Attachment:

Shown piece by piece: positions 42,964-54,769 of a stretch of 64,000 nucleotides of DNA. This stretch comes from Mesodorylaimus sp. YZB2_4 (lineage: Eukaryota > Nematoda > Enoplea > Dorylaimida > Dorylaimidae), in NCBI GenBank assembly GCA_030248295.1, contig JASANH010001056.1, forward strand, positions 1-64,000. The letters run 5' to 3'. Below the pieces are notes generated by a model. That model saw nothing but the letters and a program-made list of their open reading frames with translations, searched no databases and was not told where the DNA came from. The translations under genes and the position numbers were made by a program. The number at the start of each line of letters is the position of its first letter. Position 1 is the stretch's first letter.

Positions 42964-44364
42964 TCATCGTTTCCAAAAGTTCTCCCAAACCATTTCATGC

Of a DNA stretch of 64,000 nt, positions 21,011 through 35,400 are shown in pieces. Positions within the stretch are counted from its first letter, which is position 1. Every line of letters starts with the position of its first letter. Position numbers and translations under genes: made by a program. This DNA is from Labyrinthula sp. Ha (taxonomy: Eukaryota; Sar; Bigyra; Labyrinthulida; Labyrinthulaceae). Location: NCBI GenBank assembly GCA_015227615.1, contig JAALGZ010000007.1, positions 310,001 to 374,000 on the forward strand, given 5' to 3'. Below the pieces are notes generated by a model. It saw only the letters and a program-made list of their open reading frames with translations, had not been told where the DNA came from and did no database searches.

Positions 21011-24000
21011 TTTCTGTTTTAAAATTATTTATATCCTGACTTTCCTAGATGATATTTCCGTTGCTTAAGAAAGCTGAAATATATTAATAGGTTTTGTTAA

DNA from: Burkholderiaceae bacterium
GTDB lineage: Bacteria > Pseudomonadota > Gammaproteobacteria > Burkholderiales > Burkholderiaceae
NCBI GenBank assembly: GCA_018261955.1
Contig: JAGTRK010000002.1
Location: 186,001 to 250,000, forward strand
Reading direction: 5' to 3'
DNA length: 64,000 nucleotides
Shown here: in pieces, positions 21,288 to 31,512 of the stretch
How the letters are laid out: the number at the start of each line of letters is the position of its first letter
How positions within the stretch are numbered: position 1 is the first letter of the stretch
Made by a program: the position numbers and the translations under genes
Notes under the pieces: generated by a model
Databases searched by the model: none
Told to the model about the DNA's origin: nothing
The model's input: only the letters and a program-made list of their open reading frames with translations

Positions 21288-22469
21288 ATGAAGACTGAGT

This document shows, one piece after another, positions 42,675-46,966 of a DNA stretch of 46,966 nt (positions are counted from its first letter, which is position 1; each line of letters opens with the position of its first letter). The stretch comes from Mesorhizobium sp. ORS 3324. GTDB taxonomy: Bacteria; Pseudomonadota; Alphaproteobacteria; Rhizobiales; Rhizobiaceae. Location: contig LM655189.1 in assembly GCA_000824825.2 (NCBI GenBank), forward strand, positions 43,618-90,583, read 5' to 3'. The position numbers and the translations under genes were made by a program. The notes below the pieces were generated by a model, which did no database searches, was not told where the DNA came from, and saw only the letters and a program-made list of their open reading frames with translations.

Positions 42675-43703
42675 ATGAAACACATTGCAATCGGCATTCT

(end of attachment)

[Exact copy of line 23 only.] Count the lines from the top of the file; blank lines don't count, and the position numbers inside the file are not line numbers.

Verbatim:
21288 ATGAAGACTGAGT